|Publication number||US3305150 A|
|Publication date||Feb 21, 1967|
|Filing date||Dec 11, 1964|
|Priority date||Dec 11, 1964|
|Publication number||US 3305150 A, US 3305150A, US-A-3305150, US3305150 A, US3305150A|
|Inventors||Frank W Campbell, Dale A Lehr|
|Original Assignee||Archilithic Co|
|Export Citation||BiBTeX, EndNote, RefMan|
|Patent Citations (4), Referenced by (6), Classifications (10)|
|External Links: USPTO, USPTO Assignment, Espacenet|
1967 F. w. CAMPBELL ETAL 3,305,150
PACKAGE ADAPTIVE FIBER ROVING DISPENSER Filed D80. 11, 1964 COMPRESSOR FIG.I
M 7% 5U E M W T N M E AE V CL W W M FM 0 2 United States Patent 3,305,150 PACKAGE ADAPTIVE FIBER ROVING DISPENSER Frank W. Campbell and Dale A. Lehr, Dallas, Tex., assiguors to The Archilithic Co., a corporation of Texas Filed Dec. 11, 1964, Ser. No. 417,669
2 Claims. (Cl. 226-97) This invention relates to dispensing fiber rovings and more particularly to a pressurized dispensing unit which includes a protective shipping container for a spool of fiber rovings.
In Patent 3,111,270 a method and system are disclosed for dispensing fiber glass rovings in which a spool of rovings is placed in the bottom of a pressurized container. The roving is then withdrawn from the center of the spool and passed upwardly over a resilient guide and thence out of the pressurized container under control of forces produced thereon by the fiow of air passing through the container.
It has been found that spools of fibers, such as fiber glass and the like, often are damaged on the bottom and in the outer layers of the spool. One or more of the strands in the roving may be severed causing the dispensing system to become fouled. Work stoppage as well as loss of fiber material results. The present invention relates to a system which avoids the necessity for handling of the spool separate and apart from the shipping container and maintains the protection for the spool of fibers from the time of its initial packaging until the end of the roving is withdrawn from the spool.
More particularly, in accordance with the present invention, a pressurized container is provided which in part comprises the shipping container for a spool of fiber rovings. The container has a cylindrical body with a closed bottom and an open circular mouth. An upfacing tray receives the bottom of the container and provides radial as well as axial support. Upwardly extending arms are secured to the tray. A cylinder is provided with a closed top, an open bottom, and with a flange for telescopically engaging the mouth of the container. Clamping means are provided for forcing the cylinder onto the mouth of the container in a sealed relationship. Means are provided for introducing compressed air into the cylinder near its top. A resilient guide extends to the axis of the cylinder adjacent to its top for support of the roving. A flow line extends from adjacent the top of the cylinder opposite the air input for entrainment of rovings from the spool after passing over the resilient guide. "Preferably the container is a pressure-resistant fiberboard shipping container.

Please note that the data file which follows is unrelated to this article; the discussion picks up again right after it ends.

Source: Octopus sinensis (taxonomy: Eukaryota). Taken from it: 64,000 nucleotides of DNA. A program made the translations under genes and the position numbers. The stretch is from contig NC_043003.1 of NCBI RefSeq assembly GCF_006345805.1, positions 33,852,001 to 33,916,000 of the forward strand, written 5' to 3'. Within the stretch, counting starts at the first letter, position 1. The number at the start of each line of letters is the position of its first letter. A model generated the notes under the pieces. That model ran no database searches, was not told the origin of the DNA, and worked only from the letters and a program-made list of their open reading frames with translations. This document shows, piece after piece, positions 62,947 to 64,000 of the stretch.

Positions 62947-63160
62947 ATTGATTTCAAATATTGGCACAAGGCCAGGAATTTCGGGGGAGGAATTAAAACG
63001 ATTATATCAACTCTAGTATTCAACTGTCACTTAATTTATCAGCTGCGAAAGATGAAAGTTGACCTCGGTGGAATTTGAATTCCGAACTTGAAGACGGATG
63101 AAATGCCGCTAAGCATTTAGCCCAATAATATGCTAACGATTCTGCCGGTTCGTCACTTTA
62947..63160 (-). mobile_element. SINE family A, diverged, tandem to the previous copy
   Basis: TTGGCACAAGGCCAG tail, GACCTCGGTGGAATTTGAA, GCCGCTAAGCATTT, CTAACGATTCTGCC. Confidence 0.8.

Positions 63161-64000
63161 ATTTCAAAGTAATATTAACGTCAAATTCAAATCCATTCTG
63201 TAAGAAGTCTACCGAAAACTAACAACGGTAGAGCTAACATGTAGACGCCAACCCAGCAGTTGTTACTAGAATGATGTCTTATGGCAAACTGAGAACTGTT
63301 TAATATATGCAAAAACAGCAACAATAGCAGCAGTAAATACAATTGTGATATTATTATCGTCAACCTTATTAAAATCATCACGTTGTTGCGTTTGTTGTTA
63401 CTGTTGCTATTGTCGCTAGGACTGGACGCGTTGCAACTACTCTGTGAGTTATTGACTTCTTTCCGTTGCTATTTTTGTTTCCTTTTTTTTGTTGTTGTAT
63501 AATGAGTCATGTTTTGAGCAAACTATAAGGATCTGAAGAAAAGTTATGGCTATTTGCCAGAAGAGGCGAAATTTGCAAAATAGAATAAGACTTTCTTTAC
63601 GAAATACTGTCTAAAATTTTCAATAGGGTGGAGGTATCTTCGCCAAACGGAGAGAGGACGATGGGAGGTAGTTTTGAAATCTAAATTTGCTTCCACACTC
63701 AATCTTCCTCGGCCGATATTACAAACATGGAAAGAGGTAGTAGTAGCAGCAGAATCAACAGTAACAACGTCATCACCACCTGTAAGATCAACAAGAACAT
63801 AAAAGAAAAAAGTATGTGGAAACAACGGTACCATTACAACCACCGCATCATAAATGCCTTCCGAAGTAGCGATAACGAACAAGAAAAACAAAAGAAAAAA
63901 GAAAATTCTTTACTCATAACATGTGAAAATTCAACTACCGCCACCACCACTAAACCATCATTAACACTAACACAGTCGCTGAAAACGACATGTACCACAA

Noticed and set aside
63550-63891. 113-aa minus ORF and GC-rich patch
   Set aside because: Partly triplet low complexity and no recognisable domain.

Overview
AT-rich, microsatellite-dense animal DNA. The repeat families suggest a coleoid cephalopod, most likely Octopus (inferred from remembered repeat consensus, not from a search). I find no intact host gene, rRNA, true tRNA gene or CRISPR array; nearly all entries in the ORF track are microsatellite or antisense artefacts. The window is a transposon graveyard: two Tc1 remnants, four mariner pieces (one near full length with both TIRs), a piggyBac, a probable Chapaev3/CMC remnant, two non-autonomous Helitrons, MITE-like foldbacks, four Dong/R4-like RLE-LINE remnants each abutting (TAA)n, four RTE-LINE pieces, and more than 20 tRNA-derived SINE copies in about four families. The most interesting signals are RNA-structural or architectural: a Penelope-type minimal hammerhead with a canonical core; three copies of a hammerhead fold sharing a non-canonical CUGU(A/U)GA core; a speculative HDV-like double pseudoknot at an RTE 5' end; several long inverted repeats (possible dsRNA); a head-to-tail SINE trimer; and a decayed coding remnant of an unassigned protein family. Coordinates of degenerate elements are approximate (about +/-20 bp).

For a more complete understanding of the present invention and for further objects and advantages thereof, reference may now be had to the following description taken in conjunction with the accompanying drawings in which:
FIGURE 1 is a sectional view of one embodiment of the present invention taken along the vertical axis of the cylindrical structure;
FIGURE 2 is a side view of the unit of FIGURE 1 illustrating a clamping mechanism;
FIGURE 3 is an isometric view and FIGURE 4 illustrates a modification of the invention.
The present invention provides 'for receiving and dispensing fiber rovings from a spool which is initially packaged and shipped in a container 11. In the form illustrated, the container 11 is a short cylinder and is a pressure-resistant container having a mouth 12 adapted to engage and to be sealed with respect to a pressurizing and dispensing fixture 13.
The container 11 has a bottom plate 14 which is unitary of the clamping system;
I of the arms 22 and 23.
with the cylindrical walls. Preferably, the container will be of the type manufactured and sold by Continental Can Company and identified as APAK Container, which is a fiber drum, Catalog No. A359-4XOW. Such containers, of size to receive conventional spools of glass rovings, are tested as to have a side wall bursting pressure of 600 p.s.i. when subjected to a conventional paper industry testing procedure.
In accordance with the present invention, the fixture 13 is cylindrical in form and has a downwardly depending lip 15 which telescopes over the upper end of the container 11. A shoulder 16 is provided with a gasket 17 to engage the mouth 12 of container 11 in an airtight relationship. The band 15 provides radial support for the mouth portion of the container 11.